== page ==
ONLY one Member of Parliament is known to have been killed by a turnip – and he took over his North Yorkshire seat from an MP who reckoned he was a bird.

The story of Sir William Payne Gallwey’s fatal brush with a brassica has recently been posted on The Victorian Commons blog, which is part of the History of Parliament project, and we are hugely indebted to David Walsh of east Cleveland for bringing this amazing story to our attention.

Sir William had stood down as Thirsk’s MP after 28 years in 1880 due his declining health, but he died on December 19, 1881, after a very unfortunate encounter with a root vegetable.

“On Thursday, Sir William was out shooting in the parish of Bagby and in crossing a turnip field he fell with his body onto a turnip, sustaining severe internal injuries,” said The Northern Echo the following day.

“All that medical aid could do was done, but with Sir William’s failing health, he gradually sank and died about ten o’clock on Monday morning.”

The paper was positive about his legacy: “Sir William, during the last few years of his life, conferred a lasting boon on the poor of Thirsk and Sowerby with the erection of some scores of cottage homes, which were let at low rents.”

He lived at Thirkleby Park, to the south of Thirsk, and was buried in the nearby church in a funeral “of the simplest character”, although it sounds to have been quite elaborate.

“The body was borne from the mansion through the park to the church on a hand bier, carried by workmen employed on the estate,” said the Darlington & Stockton Times. “At half past 10, the funeral cortege started from the principal entrance of the hall, preceded by the schoolchildren singing suitable hymns.”

The Victorian Commons blog says that Sir William took over the seat from John Bell, of Thirsk Hall, who had been elected unopposed in 1841. Even then, though, John’s friends were worried about the mental health of the 31-year-old who was a big fan of avian taxidermy.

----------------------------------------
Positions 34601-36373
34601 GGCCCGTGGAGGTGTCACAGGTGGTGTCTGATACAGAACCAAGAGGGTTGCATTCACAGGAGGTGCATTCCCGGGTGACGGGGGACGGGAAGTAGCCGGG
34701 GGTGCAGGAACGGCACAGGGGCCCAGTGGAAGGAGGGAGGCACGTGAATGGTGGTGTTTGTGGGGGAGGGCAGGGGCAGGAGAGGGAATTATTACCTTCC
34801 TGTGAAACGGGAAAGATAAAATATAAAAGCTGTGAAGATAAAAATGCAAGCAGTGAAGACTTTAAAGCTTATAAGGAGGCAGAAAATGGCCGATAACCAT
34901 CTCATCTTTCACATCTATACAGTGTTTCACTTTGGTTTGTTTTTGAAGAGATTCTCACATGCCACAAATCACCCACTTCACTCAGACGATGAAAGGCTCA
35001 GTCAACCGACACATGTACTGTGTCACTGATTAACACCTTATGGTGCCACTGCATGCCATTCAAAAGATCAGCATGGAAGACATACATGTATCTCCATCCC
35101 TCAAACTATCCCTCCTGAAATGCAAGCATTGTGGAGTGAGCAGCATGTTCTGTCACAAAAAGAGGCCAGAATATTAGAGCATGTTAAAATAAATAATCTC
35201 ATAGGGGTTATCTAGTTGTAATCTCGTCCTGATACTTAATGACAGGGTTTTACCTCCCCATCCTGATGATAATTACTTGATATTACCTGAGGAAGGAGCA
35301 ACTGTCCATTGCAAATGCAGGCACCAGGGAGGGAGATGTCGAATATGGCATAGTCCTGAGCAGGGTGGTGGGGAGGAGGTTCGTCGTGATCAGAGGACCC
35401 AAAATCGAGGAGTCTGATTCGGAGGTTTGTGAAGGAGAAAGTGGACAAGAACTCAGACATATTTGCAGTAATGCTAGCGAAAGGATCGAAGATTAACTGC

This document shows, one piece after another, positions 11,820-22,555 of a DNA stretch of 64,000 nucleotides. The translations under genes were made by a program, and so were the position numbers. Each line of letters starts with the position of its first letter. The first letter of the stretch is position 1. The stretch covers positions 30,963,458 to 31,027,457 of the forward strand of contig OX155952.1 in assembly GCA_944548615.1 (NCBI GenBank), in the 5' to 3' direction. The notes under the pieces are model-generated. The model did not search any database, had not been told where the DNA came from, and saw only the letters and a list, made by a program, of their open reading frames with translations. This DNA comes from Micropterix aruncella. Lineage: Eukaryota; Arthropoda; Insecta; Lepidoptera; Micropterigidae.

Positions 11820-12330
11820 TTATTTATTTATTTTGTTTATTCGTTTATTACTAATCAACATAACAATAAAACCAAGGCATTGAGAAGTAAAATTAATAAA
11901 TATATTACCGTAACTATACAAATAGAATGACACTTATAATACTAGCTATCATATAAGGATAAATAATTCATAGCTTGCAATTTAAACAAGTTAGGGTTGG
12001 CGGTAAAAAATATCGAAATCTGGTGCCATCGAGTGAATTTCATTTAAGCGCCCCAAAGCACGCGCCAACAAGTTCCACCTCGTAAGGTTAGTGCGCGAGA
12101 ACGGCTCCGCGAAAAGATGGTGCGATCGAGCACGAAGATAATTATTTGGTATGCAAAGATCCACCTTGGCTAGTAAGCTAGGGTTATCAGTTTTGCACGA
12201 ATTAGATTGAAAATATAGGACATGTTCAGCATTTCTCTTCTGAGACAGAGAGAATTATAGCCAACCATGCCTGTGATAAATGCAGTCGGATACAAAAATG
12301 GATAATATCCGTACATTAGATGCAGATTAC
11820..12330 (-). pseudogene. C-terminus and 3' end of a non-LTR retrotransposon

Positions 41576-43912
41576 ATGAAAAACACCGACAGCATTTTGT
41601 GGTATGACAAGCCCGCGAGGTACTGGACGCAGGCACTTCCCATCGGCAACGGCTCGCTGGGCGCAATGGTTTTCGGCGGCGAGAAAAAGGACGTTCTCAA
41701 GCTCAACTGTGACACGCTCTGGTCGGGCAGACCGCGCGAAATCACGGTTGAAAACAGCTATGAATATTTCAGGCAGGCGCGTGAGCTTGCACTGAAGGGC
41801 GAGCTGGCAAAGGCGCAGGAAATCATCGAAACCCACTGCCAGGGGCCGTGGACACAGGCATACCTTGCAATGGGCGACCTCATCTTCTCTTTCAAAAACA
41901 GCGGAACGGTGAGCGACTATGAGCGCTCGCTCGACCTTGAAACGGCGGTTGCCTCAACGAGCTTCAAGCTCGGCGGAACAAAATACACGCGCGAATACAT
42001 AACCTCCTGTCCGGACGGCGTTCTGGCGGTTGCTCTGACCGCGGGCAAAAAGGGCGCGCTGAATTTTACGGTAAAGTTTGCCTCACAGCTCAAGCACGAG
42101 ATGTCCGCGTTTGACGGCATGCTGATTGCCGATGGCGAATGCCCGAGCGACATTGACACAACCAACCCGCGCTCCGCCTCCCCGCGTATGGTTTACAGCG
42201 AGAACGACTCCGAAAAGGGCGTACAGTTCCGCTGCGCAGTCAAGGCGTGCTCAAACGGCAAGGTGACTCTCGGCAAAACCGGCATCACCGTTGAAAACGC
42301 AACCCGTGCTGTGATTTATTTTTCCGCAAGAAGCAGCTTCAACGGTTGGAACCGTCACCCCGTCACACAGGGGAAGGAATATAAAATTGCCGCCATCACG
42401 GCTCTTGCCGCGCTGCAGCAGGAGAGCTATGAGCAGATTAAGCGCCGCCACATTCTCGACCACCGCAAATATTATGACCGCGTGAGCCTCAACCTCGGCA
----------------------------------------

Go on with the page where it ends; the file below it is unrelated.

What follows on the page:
Indeed, as the 1840s wore on, John came increasingly to believe that he was a bird.

In June 1849, a Commission of Lunacy was held at the Three Tuns Hotel in Thirsk to investigate his state of mind.

“Sometimes he fancied himself to be an eagle, and made motions with his arms,” said his butler.

Members of his family said he was convinced he could fly better than a bird because he kept his shoulders oiled.

The jury found unanimously that he was of unsound mind, but there was no way he could be dismissed from Parliament (it wasn’t until the Lunacy (Vacating of Seats) Act was passed in 1886 that insane MPs could be removed). Therefore, he remained as Thirsk’s MP until he died in 1851, enabling Sir William to take over.

After his tragic tumble onto a turnip, Thirkleby Park was inherited by Sir William’s son, Sir Ralph, who was himself an enthusiastic shooter, ballistics expert and duck decoy builder. His 1913 book, High Pheasants in Theory and Practice, is essential reading for anyone who has difficulty in shooting high-flying pheasants.

Sir Ralph’s son, William, preferred cricket but having played a couple of first class games for the Marylebone Cricket Club, he was killed in northern France in the first month of the First World War.

This left no one to take over Thirkleby Park when Sir Ralph died 1916. It failed to sell in 1927 and was demolished. Now a caravan park is on its site – perhaps even on the site of the turnip field.